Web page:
Born March 10, 1938 — Marvin Kaye. Editor of Weird Tales, he also edited magazines such as H. P. Lovecraft’s Magazine of Horror and Sherlock Holmes Mystery Magazine. His Cold Blue Light novels with Parke Godwin are quite superb. The Fair Folk anthology which is most excellent and which he edited won a World Fantasy Award. He wrote the “Marvin Kaye’s Nth Dimension” for the Space and Time website. (Died 2021.)
Born March 10, 1938 — Ken Sobol. New to our Birthday honors list. I will single him out for having personally received Astrid Lindgren’s personal blessing to write the Pippi Longstocking series which he worked on with puppeteer Noreen Young. He also contributed scripts to Batman, Curious George, G.I. Joe, George of the Jungle, Hardy Boys, Highlander, Superman, and Wizard of Id, and that’s hardly a complete listing. He also wrote one of the best works done on baseball, Babe Ruth and the American Dream. (Died 2010.)
Born March 10, 1951 — Christopher Hinz, 71. His Liege Killer novel, the first in his most excellent Paratwa Saga, won the Compton Crook Award, the BSFS Award for the Best First Novel. (And yes, there is a prequel, Binary Storm, which was written much later.) He was nominated for an Astounding Award for Best New Writer.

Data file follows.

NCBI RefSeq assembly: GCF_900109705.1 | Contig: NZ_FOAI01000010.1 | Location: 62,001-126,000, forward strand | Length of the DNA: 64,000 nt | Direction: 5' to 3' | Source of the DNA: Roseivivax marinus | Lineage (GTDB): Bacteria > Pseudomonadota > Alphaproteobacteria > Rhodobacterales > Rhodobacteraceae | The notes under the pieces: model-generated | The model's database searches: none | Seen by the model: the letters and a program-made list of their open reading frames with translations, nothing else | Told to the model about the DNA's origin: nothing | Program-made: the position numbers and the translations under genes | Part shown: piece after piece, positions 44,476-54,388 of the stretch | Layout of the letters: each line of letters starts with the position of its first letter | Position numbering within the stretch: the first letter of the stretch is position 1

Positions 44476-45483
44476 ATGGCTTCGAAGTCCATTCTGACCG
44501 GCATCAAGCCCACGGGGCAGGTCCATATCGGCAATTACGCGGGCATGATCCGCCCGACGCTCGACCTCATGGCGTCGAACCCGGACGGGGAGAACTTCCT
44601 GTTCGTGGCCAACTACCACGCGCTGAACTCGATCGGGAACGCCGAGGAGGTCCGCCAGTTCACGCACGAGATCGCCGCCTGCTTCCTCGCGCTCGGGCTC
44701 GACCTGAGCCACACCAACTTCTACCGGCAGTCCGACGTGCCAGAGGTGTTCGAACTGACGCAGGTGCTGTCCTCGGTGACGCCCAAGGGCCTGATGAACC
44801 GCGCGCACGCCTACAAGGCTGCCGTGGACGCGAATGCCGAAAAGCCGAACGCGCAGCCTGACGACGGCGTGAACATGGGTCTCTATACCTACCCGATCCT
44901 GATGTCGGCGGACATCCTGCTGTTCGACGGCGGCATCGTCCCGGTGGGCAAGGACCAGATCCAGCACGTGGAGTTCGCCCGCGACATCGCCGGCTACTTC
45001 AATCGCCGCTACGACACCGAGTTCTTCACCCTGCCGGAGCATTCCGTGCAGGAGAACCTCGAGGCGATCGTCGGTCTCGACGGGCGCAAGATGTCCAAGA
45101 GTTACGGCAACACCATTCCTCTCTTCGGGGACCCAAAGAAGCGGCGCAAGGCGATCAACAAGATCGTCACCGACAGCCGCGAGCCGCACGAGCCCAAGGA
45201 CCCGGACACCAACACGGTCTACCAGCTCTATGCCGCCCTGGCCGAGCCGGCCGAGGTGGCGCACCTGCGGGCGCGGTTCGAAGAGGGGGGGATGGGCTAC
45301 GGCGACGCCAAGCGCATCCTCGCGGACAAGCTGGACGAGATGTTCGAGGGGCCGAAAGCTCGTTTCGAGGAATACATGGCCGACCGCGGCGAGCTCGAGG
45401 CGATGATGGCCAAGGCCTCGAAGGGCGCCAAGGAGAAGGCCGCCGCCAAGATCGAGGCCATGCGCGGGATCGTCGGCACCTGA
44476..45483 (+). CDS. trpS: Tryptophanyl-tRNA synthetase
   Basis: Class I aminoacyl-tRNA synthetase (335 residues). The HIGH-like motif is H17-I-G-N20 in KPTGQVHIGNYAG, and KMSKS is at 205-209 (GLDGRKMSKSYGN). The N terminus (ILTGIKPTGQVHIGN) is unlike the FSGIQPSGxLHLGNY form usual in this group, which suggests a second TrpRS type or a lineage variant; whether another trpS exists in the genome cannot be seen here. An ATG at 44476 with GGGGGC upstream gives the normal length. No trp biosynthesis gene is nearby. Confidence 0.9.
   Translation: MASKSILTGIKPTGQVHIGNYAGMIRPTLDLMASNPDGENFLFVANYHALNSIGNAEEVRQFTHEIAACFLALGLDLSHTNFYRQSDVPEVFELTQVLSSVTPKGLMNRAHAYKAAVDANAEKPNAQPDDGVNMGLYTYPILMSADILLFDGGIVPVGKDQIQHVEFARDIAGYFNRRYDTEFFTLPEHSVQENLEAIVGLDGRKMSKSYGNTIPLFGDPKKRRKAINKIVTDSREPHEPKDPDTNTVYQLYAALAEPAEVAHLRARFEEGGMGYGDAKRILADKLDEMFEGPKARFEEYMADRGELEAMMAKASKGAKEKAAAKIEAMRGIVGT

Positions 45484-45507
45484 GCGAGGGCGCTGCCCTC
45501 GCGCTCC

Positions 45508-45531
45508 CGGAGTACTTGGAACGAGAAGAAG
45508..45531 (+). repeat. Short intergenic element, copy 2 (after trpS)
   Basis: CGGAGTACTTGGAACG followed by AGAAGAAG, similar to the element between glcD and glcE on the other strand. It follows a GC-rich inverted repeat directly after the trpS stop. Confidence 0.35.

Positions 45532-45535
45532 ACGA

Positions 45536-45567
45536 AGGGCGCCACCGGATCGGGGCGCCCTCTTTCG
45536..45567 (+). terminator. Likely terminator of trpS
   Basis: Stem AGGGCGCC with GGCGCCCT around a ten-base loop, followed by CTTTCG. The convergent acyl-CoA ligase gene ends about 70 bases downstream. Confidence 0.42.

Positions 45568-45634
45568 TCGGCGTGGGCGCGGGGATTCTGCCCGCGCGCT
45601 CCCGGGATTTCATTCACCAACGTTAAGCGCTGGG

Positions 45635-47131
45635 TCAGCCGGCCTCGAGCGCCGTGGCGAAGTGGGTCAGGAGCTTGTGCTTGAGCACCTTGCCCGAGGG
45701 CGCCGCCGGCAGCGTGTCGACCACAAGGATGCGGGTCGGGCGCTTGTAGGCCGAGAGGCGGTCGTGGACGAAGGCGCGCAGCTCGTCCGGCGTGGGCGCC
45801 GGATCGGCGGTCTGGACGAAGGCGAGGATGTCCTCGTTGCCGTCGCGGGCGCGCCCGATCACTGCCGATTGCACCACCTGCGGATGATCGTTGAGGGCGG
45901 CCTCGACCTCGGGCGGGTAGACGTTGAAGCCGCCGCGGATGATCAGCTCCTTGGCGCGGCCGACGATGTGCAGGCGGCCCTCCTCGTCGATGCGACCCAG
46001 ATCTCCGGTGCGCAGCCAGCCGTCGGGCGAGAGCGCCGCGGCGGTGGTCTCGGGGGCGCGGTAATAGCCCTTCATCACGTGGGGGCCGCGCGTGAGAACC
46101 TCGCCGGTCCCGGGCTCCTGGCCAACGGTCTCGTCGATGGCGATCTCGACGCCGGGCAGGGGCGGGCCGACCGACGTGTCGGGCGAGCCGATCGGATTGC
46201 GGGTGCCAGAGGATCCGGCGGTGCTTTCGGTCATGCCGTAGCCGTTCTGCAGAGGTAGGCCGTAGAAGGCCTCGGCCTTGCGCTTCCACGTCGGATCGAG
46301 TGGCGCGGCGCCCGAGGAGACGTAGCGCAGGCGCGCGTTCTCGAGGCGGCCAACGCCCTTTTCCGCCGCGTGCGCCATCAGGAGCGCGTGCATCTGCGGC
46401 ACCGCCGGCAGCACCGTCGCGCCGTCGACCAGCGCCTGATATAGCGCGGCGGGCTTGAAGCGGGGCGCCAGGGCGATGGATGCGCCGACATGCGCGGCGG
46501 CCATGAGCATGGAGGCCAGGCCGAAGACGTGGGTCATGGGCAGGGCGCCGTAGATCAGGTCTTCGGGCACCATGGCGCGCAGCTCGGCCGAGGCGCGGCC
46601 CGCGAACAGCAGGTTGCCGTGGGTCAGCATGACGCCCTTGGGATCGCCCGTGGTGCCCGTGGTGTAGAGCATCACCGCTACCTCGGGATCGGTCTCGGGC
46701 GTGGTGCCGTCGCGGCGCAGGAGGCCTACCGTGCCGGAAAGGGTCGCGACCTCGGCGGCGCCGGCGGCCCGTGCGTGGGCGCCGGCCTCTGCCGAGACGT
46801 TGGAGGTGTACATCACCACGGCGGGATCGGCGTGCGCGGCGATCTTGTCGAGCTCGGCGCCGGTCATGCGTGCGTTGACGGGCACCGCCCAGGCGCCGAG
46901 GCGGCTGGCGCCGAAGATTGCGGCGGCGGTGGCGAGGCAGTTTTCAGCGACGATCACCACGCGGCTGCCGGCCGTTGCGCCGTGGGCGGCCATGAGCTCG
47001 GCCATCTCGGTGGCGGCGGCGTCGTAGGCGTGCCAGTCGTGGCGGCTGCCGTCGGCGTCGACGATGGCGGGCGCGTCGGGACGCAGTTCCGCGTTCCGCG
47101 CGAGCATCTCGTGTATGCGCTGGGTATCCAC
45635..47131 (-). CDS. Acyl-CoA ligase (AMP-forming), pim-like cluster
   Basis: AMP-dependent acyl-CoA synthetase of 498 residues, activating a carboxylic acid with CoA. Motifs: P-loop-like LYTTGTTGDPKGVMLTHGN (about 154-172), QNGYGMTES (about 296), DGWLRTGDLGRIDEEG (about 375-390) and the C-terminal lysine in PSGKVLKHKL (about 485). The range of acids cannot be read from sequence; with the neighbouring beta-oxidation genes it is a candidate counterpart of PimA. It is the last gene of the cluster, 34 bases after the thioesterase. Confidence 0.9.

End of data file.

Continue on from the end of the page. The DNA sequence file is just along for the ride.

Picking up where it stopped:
Born March 10, 1956 — Robert Llewellyn, 66. He plays the mechanoid Kryten in the Red Dwarf series. His It2i2 which was a television show about AI depicting fictional events but presented as a documentary. And he played a gryphon in the oh-so-superb MirrorMask.
The Black Feminist Futures Series features programs highlighting the powerful and long-standing relationship between Afrofuturism and Black feminism in genres ranging from literature, film, art, fashion, and community organizing. Planting for the Future, a virtual conversation on Black women’s participation in Afrofuturism through literature, film, art, fashion, and community organizing. The program features Dr. Andrea Hairston (author of Master of Poisons), Sheree Renee Thomas (author of Nine Bar Blues), Tananarive Due (author of The Between: A Novel), and Tanaya Denise Fields (founder of Black Feminist Project & Black Joy Farm, and author of “Dirty Business: The Messy Affair of Rejecting Shame” in the book You Are Your Best Thing). Moderated by Dr. Chesya Burke.